The game is up for the Christian publishing industry?

I need help.

I have just thought a terrible thought.

The single biggest obstacle to getting books into the hands of eager readers is the Christian publishing industry, an industry that I love, respect and owe much to.

Here’s the problem.

I am preparing a talk on Revelation. I would like to read a book called ‘The Theology of Revelation’ by scholar Richard Bauckham. An internet search tells me it’s on sale at Amazon for £21 or rather less on Kindle. The same search pulls up a pdf copy of the book available for free.

I am queasy about downloading the pdf because I am cheating somehow, but I am also queasy about shelling out £20, even if I did this through my local Christian bookshop. £20 is a lot of money.

What I would really like to do, it occurs to me, is email Richard Bauckham and ask if he minded me reading the free pdf. I do not think he would mind (I don’t know him). But I also think he would say he has a contract with the publishers and they would mind.

I decide to do without the book, so I neither download it nor buy it. The Christian publishing industry made the barriers too high for me.

In the late-medieval days of yore– say 1989–the only way to get material from a fine mind like Richard Bauckham into my lesser head was to have a Christian publishing industry. And it was fantastic. It shaped the Protestant world.  The book cost £20. That was relatively expensive, but we paid it sometimes because we knew that although some money went to the author, most went to maintaining a world-spanning chain that edited, printed, marketed, warehoused, and displayed this and thousands of other wonderful books and made them available everywhere. In an analogue world, this was a modest cost for unimagineably vast benefits.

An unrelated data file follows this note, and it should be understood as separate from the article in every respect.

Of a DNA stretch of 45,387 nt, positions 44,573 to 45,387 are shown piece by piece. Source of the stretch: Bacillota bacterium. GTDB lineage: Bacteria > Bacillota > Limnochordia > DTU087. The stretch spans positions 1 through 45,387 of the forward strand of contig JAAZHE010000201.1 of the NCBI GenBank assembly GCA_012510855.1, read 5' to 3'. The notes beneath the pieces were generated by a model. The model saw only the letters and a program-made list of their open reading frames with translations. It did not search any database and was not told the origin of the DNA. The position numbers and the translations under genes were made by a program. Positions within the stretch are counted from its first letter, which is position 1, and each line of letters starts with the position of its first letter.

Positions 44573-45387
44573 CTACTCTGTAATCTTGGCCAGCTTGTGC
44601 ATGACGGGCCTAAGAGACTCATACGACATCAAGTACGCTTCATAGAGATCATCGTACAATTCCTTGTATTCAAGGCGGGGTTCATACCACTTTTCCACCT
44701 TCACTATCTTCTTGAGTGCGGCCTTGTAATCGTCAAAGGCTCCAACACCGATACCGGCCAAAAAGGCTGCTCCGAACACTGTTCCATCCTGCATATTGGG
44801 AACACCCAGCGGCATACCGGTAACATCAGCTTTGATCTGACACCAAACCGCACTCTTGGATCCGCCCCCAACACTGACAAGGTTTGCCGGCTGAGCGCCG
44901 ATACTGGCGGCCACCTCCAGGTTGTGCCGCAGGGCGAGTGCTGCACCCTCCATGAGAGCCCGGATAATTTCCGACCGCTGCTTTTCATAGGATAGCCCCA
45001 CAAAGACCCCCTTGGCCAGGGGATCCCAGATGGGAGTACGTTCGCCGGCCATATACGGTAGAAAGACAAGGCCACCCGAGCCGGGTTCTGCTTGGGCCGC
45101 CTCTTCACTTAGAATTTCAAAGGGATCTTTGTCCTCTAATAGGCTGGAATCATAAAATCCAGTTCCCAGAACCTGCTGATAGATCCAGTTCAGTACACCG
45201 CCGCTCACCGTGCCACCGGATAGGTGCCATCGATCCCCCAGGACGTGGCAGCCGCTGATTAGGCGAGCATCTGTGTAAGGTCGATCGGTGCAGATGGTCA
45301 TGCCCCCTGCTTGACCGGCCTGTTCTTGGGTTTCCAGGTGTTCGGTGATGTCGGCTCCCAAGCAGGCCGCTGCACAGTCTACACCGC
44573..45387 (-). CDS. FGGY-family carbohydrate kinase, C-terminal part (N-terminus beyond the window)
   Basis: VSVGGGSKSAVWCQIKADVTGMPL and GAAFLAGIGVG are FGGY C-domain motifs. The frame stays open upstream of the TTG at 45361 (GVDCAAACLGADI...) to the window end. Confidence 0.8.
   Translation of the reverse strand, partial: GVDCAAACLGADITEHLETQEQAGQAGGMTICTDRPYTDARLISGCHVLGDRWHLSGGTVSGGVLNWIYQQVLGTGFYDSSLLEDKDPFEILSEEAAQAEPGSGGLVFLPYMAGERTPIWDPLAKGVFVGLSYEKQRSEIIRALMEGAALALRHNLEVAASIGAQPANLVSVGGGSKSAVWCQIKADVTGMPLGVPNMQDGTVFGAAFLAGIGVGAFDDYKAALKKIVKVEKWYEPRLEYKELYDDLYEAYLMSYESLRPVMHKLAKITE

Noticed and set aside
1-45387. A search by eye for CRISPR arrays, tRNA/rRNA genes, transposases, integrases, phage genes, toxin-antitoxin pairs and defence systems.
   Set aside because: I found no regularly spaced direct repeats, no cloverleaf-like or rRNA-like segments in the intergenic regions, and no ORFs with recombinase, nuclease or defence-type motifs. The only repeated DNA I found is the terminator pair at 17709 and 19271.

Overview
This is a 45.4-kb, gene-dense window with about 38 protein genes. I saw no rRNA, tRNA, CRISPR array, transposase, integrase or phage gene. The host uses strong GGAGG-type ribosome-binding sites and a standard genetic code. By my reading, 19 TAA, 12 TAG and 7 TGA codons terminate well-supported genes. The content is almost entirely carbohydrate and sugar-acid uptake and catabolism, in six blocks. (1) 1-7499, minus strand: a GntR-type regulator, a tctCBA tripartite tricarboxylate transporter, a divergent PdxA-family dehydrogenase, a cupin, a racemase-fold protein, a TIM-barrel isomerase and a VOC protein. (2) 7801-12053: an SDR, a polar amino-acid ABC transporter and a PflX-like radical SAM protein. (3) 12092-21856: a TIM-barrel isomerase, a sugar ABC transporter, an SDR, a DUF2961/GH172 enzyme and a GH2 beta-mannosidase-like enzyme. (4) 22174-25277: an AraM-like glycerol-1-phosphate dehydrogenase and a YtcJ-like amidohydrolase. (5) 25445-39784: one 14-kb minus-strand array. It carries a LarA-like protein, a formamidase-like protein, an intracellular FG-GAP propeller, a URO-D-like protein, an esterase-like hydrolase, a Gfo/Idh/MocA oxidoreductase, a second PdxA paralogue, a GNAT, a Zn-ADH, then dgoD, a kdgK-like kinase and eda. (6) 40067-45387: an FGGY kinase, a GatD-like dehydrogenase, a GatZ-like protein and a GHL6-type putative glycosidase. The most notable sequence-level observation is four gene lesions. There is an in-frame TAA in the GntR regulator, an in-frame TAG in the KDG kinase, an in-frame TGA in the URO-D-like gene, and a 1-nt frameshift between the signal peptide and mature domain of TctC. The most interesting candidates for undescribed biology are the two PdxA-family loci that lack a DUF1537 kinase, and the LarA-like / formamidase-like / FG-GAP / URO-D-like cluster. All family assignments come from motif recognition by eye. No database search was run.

But everything has changed. Getting Prof Bauckman’s book direct from his head to mine now costs almost nothing, probably less than a penny.

So why can’t the book be available for 99p, most of which would go to Prof Bauckham? Why not? Because the publishers and the booksellers can’t live with that price, and through their contractual arrangements they stand in the way of it being available at that price.  Christian publishers and booksellers, once the friend of Christians who wish to learn, have become their enemy. This is my terrible thought. Committed to an archaic ante-deluvian distribution model, they make books needlessly, ruinously expensive and thus drastically reduce their circulation and usefulness. Bauckham should be read by his tens of thousands; but thanks to the Christian publishing industry, he only has his thousands, or indeed his hundreds. What a terrible waste! 

But, say the industry, it’s not so simple. They will tell me I am underplaying their contribution: talent-spotting, editing, marketing,  gate-keeping; that magical work of taking an MS and making it fluent, coherent, available, and hallmarked as theologically solid and well-written.

I will return and say that may have been true once but is so no longer. Editing? You jest. Developing authors? Dream on. Marketing? Authors have to  do it themselves. Typesetting and cover design? Free or cheap alternatives will do just as well for this kind of book. (See what CUP did with Bauckham’s book, below: this is intern stuff.) Gatekeeping? Proper reader reviews are worth much more than the fluff that goes on the cover. What is left? The prestige of being published by a respected house. This is true. But it ain’t worth £19, not when these very respected names are being taken over by accountants and falling off the perch like the rest of the rust-belt.

Publishing once was a world-changing industry; so was coal-mining.

Please someone help me, save me from my sins!

The Theology of the Book of Revelation (New Testament Theology)

I edited this blog after first writing it, to try to simplify the arguments. I changed the title from ‘Christian bookshops’ to ‘Christian publishing industry’. I also added the Amazon ref to Prof Bauckham’s book, which I would like to warmly recommend–but of course I  haven’t read it. 

Not sulking, just thinking hard